Even the frontiers of time become porous at the fringes of Central Europe, where the ghosts of former empires continue to echo in the local architecture, cuisine, the medley of languages heard in the streets, and, of course, in the local literature. As such, stylistic choices like magic realism and literary reverie are popular with Timișoara’s prose writers, as well as with Romanian writers in general. In this magazine, Alexandru Colțan’s richly colourful ‘Whispers’ is reminiscent of Joseph Conrad’s depictions of a fundamentally unknowable universe. As if we were children being read a fairy-tale, we pass through invisible borders into metaphysical spaces, such as the highly symbolic ‘river of remembrance’. Whispering itself is a metaphor for the paranoia of the repressive regime that scarred our families and society for decades: conversations were held in hushed tones for fear that the Romanian Secret Police, lurking everywhere, might overhear something that could be deemed inflammatory. Now, in these new times of freedom, once again, Eastern European writers have the opportunity to be the voice of their people, unrestricted in all ways, also by ideology.
Geography is another constant in the literature of Timișoara: the city’s manicured public gardens, the ever-churning Bega River and the flat plain of the Banat, stretching out to the horizon, give a sense of airy liberty, or, if we were inclined to pessimism, of futility and debilitating heat.
Given this inheritance of idealism and civic engagement, it will come as no surprise that quintessential examples of political dissidents connected to Timișoara and the Banat include Herta Müller, recipient of the Nobel Prize for Literature in 2009, and Ana Blandiana, contender for the 2020 Nobel Prize for Literature. As well as the other writers mentioned here, this magazine and the awarding of the status of 2021 European Capital of Culture to the Timișoara region mean we can focus on several important authors who fully deserve to be translated into English. Names to remember here are Sorin Titel, a novelist from the 1980s famous for Woman, Behold Thy Son, as brilliant as Umberto Eco’s The Name of the Rose in its narrative drive and intertextuality, managing to roll William Faulkner, Thomas Mann and Julio Cortázar into one imaginative landscape. Read Sorin Titel’s morbidly trenchant short story ‘Jacob’s Death’ in a special translation for The Romanian Riveter. The trope of the whisper reappears as the titular character, imprisoned by death, whispering his son’s name. The room in which Jacob is effectively imprisoned is hauntingly grim, suggestive of the age-old subjugation that Romanians consider their sinister dowry. The looming sense of lurking danger rises to fever pitch in this story as we approach the border between life and death.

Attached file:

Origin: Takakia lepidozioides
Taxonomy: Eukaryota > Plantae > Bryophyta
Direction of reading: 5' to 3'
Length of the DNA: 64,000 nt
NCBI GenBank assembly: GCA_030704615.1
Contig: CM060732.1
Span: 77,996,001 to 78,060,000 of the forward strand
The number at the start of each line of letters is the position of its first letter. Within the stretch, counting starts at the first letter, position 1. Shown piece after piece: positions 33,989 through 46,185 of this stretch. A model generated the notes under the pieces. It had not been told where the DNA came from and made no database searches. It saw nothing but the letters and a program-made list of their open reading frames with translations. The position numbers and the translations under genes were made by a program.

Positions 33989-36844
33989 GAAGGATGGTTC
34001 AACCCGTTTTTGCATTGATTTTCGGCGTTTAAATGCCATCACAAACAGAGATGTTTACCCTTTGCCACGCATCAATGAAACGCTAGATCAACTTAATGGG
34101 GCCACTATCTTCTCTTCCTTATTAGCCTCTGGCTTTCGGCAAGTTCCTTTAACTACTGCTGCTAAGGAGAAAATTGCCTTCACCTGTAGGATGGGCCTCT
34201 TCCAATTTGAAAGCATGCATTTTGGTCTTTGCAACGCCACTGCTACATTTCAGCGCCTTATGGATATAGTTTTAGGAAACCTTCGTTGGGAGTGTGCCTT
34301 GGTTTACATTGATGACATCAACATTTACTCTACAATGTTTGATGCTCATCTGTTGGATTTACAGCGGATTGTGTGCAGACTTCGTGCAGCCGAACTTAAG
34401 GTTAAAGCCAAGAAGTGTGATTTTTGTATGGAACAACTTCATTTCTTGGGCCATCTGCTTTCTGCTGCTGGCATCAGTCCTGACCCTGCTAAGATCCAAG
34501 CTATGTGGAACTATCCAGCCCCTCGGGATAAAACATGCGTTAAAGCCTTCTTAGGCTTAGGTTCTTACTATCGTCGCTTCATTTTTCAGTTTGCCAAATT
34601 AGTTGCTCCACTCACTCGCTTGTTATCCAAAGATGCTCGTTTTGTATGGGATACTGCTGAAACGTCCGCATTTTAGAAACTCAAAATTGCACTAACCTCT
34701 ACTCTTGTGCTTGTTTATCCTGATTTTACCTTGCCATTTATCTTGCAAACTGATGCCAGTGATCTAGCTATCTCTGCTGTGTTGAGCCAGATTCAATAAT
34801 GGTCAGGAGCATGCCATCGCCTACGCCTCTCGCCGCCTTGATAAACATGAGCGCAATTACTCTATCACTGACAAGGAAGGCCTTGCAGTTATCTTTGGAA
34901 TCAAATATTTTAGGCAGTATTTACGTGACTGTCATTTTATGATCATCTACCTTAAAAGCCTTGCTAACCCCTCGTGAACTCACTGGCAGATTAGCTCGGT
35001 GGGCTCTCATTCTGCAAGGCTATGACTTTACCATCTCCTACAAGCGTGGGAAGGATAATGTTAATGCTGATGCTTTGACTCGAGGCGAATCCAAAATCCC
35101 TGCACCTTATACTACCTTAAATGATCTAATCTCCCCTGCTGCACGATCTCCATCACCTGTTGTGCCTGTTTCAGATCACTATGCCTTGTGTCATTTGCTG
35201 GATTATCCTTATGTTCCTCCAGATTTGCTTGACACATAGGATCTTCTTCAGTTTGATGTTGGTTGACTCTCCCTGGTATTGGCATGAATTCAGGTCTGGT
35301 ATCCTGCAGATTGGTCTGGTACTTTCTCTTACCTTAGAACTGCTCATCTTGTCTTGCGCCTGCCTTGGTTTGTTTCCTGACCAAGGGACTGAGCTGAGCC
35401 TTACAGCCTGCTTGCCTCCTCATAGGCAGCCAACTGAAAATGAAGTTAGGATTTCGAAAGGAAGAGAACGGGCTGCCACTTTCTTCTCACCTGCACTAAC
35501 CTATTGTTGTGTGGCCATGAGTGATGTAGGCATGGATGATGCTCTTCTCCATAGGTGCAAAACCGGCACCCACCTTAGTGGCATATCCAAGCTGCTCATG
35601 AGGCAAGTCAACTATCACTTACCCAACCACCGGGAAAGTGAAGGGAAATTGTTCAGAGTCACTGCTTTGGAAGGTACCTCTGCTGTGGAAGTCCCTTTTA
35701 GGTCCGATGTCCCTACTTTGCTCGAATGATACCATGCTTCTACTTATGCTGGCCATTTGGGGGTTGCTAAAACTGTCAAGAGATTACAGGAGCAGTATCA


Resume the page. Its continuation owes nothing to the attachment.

Another contemporary author to introduce you to is Radu Pavel Gheo. His pre-and post-revolutionary bildungsromans speak directly and deeply to the generation that experienced both the bad and the good times, before and after 1989. These two conflicting traditions of cosmopolitanism and communism run through the literature of this city on the banks of the Bega River, so often informed by its history, and so often autobiographical. A literature also frequently characterised by a remarkable clarity of expression. As a result, some of these notable works of ‘autofiction’ have reached the big screen, including Tudor Giurgiu’s Parking and Stere Gulea’s I Am an Old Communist Hag. Timișoara’s authors have been able to create a distinctive imaginary space precisely because of their unique location straddling Central and Eastern Europe, which has given life to, and showcased, so many different realities and historical events.
Read The Romanian Riveter in its entirety here.